The Kremlin sees the Obama administration as asking Russia to risk harming its Iranian ties while Washington is openly attempting to improve Iranian-American relations. Moscow has long feared that if U.S.-Iranian ties improve, Russia's importance to Iran will diminish. The degree of effort necessary to secure Russia's limited help is not worth Washington's time or resources. The writer is a professor of government and politics at George Mason University. (Washington Institute for Near East Policy)
  • Understanding Iran's Deterrence Doctrine - Robert Baer and Hossein Bastani
    Over the past five years, in public and in government documents, Iran's hard-liners have established a doctrine of deterrence that calls for a disproportionate response against the U.S. and Israel in the event of any attack on Iran's nuclear facilities, no matter how limited. The doctrine stipulates that anything less than a large-scale response would risk the credibility of the Iranian regime - and its survival. And importantly, it does not draw a distinction between Israel and the U.S., if for no other reason than Israeli jets have to fly across U.S.-controlled Iraqi airspace to hit Iran. Iran's deterrence doctrine is largely authored by the nation's Islamic Revolutionary Guard Corps, a wing of Iran's military charged with the protection of the regime. (TIME)
  • A Short Memory on Israeli Initiatives for Peace - Glen S. Lewy
    In response to your editorial, "An Agenda for Mr. Netanyahu" (New York Times, May 12), what a short memory you have. Israel has taken initiatives for peace on several occasions in recent years - the unilateral withdrawal from Lebanon, the Camp David offer of a Palestinian state to Yasir Arafat, the unilateral withdrawal from and dismantling of settlements in Gaza, and former Prime Minister Ehud Olmert's recent settlement proposal to Mahmoud Abbas. None of these actions produced even minor moves toward peace from the other side; indeed, they led to greater Islamic radicalism. To minimize the obstacles on the Palestinian side and to play down this history of Israeli steps is to inappropriately set Israel up as the scapegoat if peace should not emerge in rapid order. The writer is national chairman of the Anti-Defamation League. (New York Times)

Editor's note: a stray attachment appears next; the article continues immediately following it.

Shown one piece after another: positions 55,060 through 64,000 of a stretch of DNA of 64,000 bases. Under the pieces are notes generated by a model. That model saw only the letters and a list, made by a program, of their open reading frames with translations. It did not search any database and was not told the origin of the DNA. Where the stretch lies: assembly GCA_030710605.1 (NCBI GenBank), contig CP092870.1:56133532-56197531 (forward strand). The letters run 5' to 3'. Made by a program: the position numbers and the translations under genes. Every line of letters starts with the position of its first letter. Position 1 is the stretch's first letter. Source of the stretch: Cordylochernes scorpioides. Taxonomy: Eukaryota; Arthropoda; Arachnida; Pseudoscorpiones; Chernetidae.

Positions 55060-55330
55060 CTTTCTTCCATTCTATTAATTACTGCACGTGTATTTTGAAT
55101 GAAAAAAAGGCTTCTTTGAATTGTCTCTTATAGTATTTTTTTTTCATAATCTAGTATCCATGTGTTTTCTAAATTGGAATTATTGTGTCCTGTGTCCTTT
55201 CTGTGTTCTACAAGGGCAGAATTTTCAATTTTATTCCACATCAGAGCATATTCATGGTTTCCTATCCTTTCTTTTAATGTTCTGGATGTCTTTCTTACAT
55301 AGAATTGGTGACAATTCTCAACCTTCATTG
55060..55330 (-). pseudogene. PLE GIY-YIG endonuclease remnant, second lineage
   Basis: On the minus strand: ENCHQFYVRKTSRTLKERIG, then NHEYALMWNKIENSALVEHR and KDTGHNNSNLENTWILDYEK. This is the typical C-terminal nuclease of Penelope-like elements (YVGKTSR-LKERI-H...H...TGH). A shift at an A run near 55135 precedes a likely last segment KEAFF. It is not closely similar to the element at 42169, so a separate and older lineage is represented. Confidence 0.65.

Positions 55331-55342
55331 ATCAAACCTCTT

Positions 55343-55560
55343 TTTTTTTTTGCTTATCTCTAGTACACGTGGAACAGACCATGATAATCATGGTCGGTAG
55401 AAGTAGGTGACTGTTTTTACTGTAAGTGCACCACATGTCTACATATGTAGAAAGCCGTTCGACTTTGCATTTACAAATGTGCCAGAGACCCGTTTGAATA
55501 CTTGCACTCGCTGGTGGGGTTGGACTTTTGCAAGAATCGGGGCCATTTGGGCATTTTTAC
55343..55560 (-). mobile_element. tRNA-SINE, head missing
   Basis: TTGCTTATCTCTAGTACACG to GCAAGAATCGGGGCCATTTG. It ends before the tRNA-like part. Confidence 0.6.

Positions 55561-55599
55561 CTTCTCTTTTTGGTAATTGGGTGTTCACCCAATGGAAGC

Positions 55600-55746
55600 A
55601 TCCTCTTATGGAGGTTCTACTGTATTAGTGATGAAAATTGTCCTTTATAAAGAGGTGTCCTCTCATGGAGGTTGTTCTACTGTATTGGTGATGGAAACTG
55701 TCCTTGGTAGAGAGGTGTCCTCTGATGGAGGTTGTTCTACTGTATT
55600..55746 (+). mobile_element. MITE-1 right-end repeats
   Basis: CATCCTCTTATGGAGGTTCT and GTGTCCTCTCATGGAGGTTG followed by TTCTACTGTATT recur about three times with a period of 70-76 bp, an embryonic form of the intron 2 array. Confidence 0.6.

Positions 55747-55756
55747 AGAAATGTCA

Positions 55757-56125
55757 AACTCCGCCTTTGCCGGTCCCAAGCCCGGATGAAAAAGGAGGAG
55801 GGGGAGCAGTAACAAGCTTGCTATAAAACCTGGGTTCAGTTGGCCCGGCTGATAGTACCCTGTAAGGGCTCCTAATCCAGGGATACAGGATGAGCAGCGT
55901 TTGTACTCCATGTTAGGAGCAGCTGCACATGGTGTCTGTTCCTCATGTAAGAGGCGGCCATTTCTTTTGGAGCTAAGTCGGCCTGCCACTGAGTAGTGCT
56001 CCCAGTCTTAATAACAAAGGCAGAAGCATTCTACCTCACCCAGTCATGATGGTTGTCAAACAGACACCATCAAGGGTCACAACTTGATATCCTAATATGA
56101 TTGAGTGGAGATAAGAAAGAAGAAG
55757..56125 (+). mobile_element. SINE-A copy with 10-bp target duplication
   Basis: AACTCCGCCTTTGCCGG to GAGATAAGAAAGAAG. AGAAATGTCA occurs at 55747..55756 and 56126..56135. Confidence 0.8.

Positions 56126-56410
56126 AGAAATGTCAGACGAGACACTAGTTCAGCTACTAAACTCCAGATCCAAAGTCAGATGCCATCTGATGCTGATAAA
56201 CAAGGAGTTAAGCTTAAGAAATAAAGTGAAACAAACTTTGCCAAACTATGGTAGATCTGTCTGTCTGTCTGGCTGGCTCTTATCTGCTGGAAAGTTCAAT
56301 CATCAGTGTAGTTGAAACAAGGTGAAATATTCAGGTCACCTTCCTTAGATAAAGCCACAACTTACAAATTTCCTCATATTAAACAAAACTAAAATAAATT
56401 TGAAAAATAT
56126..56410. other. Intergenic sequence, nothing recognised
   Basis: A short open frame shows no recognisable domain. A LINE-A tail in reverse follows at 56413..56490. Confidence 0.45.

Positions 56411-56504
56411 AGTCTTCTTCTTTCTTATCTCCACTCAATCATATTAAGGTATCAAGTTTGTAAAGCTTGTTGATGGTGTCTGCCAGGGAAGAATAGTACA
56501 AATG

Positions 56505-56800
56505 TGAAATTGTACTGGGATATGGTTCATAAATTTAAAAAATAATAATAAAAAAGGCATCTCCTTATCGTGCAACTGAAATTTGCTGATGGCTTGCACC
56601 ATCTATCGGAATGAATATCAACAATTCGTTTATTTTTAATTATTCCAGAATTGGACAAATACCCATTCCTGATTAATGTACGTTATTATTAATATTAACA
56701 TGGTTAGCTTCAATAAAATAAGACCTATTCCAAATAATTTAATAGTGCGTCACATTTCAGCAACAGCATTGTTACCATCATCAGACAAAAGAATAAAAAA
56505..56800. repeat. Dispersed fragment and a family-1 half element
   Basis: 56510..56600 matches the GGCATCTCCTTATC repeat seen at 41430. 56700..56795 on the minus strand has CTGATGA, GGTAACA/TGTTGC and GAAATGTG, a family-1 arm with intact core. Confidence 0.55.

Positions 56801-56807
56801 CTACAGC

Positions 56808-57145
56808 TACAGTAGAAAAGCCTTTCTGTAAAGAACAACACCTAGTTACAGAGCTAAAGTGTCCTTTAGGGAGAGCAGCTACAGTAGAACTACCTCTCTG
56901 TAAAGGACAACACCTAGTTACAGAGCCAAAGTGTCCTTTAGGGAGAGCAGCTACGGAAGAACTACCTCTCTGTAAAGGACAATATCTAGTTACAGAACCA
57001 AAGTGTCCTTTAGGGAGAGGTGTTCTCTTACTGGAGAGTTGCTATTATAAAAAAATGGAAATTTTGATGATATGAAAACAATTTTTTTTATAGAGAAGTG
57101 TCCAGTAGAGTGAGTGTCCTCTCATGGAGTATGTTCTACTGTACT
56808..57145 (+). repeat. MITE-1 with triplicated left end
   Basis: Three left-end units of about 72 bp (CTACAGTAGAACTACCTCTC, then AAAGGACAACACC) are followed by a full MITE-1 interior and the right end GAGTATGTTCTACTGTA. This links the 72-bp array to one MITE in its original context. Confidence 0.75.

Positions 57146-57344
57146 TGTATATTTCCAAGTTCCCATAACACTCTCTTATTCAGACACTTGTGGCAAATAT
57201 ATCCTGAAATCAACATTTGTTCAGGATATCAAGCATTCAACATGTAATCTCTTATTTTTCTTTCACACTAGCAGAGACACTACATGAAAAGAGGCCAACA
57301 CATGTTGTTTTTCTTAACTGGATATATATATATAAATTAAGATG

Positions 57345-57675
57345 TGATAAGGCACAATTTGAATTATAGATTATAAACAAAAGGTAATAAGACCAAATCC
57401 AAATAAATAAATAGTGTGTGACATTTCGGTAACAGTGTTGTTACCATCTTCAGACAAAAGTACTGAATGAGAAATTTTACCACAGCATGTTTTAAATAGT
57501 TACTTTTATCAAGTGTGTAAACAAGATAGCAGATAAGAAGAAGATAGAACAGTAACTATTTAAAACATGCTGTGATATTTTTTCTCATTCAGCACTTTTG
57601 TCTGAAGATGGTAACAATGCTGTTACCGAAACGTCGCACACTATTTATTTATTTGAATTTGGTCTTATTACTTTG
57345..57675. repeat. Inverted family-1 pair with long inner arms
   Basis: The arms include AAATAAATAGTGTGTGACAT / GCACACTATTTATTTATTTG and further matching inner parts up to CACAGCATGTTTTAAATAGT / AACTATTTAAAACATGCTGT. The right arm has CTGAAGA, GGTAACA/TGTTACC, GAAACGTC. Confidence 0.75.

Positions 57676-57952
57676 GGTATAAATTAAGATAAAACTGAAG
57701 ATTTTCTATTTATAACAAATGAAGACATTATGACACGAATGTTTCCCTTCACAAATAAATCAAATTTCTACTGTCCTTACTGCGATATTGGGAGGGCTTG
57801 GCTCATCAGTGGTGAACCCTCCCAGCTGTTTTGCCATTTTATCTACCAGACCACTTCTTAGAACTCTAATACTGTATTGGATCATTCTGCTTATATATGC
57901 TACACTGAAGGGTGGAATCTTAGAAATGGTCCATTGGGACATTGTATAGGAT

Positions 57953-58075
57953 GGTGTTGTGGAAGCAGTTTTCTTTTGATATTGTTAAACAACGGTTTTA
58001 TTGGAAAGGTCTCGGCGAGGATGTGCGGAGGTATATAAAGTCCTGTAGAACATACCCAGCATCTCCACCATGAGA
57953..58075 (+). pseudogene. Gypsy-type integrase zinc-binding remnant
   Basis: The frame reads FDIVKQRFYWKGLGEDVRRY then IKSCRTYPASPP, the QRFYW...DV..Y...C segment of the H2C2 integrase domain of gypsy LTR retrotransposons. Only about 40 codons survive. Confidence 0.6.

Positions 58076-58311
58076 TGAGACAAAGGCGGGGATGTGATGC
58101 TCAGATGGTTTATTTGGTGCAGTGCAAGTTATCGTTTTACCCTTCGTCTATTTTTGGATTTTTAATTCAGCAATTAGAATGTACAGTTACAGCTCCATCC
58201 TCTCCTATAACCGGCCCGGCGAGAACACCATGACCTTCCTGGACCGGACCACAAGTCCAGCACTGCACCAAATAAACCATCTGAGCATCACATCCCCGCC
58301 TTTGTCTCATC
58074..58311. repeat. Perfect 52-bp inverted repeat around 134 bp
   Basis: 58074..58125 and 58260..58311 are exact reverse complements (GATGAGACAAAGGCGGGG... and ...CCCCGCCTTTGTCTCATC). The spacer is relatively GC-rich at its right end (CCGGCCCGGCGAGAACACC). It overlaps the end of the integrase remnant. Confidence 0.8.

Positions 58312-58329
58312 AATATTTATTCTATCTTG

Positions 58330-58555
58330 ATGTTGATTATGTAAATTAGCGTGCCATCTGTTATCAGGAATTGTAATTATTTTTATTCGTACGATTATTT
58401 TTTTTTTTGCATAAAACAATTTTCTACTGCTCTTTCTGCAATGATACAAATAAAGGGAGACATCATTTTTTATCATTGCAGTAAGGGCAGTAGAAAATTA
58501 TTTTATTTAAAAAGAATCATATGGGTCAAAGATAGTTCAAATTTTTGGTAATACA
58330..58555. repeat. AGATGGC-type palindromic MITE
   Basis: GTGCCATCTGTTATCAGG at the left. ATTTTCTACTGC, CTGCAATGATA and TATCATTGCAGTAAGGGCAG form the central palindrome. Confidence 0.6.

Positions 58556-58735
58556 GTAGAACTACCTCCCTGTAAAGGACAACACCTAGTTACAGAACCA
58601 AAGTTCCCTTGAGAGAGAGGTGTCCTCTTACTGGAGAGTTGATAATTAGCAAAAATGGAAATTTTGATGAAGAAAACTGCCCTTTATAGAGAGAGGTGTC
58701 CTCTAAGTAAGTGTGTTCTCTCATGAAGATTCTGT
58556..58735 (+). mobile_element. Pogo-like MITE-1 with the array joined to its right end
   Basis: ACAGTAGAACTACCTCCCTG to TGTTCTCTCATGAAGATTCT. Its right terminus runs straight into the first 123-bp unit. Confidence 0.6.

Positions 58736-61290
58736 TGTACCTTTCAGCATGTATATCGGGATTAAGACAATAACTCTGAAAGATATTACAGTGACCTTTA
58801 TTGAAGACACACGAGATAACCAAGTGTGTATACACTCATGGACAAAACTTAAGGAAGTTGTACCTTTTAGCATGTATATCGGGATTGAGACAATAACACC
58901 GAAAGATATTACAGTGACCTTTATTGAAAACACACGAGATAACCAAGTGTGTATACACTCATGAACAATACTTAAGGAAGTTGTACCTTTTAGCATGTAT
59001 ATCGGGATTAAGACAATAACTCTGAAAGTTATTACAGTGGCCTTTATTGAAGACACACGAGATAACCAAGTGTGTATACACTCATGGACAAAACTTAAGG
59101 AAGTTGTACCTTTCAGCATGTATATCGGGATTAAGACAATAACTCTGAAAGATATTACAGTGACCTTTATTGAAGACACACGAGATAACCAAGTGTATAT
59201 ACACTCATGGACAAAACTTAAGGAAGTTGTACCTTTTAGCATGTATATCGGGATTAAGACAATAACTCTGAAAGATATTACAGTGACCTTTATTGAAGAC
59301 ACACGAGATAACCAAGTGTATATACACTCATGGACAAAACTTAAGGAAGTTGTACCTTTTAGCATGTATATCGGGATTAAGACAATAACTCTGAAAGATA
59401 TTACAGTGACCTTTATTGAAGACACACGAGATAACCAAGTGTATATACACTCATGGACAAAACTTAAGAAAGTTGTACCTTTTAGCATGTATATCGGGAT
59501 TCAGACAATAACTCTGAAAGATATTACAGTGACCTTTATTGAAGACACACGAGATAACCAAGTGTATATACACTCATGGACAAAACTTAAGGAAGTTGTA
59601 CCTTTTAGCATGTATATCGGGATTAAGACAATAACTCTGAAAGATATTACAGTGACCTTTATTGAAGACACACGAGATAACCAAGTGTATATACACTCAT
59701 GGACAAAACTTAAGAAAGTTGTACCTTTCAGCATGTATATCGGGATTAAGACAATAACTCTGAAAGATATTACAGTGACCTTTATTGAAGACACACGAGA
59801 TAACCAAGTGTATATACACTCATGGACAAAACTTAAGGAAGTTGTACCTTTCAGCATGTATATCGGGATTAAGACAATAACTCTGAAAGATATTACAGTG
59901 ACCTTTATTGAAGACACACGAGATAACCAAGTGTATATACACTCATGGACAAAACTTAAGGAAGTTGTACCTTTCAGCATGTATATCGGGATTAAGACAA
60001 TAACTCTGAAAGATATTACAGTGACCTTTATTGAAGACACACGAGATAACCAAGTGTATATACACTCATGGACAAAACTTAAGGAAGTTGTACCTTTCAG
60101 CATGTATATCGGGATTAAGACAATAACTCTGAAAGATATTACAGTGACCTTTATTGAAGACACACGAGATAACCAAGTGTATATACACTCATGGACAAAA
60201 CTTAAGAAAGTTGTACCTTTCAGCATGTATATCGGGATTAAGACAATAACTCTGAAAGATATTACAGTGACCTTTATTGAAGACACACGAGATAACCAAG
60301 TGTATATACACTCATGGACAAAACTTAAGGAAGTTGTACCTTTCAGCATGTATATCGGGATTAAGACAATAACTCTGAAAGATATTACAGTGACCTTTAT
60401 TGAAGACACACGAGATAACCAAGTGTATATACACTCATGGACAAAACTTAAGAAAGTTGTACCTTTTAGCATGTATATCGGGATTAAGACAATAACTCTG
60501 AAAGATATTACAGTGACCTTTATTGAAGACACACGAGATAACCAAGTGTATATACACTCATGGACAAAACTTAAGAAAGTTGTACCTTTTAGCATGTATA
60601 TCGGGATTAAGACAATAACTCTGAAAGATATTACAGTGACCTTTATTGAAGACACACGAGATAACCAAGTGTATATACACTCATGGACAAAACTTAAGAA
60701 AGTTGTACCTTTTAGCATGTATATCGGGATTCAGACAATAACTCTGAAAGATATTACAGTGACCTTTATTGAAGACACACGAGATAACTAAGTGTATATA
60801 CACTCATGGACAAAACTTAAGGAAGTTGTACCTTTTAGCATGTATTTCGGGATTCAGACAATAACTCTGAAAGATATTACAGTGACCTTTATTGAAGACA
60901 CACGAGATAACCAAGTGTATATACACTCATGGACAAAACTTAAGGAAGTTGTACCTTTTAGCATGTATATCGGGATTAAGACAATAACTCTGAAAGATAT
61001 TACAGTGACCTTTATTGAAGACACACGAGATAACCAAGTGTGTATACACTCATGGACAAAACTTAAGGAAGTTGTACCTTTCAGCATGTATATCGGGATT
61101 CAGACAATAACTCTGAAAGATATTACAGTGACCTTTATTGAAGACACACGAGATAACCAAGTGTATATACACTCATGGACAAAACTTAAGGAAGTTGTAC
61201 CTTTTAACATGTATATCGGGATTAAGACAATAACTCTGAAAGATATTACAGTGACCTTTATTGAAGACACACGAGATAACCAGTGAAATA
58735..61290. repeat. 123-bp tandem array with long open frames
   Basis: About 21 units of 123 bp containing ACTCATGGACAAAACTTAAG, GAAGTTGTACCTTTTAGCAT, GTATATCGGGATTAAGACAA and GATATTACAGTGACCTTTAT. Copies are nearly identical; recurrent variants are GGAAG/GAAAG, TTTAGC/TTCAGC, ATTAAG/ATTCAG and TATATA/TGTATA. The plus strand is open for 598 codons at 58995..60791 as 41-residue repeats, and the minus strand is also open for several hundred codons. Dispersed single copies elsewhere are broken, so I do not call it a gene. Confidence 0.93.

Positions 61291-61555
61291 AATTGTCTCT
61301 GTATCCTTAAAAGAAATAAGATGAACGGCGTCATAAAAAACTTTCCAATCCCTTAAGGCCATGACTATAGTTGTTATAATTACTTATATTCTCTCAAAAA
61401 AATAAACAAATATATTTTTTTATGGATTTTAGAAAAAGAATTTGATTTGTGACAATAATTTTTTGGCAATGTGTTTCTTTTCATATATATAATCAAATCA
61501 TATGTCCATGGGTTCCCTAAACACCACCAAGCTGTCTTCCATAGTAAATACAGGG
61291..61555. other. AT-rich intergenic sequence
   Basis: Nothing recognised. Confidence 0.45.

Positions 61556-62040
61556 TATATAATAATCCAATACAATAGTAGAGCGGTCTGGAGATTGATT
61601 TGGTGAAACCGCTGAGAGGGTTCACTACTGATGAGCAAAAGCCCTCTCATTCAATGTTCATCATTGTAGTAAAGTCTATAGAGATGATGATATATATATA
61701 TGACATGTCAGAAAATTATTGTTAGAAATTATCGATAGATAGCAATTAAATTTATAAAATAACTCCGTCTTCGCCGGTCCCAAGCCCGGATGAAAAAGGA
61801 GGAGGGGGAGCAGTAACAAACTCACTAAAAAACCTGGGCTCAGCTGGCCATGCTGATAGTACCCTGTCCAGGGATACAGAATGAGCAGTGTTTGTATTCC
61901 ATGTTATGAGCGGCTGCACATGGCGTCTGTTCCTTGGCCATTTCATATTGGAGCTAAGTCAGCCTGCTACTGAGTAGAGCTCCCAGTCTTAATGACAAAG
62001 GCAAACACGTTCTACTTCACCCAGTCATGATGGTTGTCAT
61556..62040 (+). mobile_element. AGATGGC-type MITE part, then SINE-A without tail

• Observations:

    Forcing Iran to Back Down Would Advance American Interests and Security - Saul Singer (Washington Post)

    • A comprehensive Israeli-Arab peace is on hold, at best, pending resolution of the Iranian problem. Neither the Palestinians nor the Arab states will officially end the century-long quest to crush the Zionist project at precisely the moment when that quest is poised to obtain nuclear backing.
    • The U.S. might be tempted to settle for allowing Iran to develop all the components of a nuclear arsenal - including enriched uranium, bomb-making know-how, and long-range ballistic missiles - so long as they are not obviously put together.
    • This would not be an acceptable solution for Israel or for Jordan, Egypt, and Saudi Arabia, that are no less concerned about a nuclear Iran. The reason is that an Iran that is just a key's turn away from a nuclear arsenal has the immunity of a nuclear power, and therefore can destabilize the region as if it were a full nuclear power. Egypt and Saudi Arabia will launch their own nuclear programs even if Iran is "only" a near-nuclear power.
    • Obama, understandably, wants to resolve the Iranian problem without a full showdown. But in reality there is no option of avoiding confrontation, because a nuclear or near-nuclear Iran will ultimately lead to confrontation or war.
    • But the real reason for the U.S. to pursue a truly non-nuclear (and non-terrorist) Iran is not to avoid Israeli military action, but to advance American interests and security. Forcing Iran to back down would be the greatest setback for Islamofascism since the fall of radical regimes in Afghanistan and Iraq.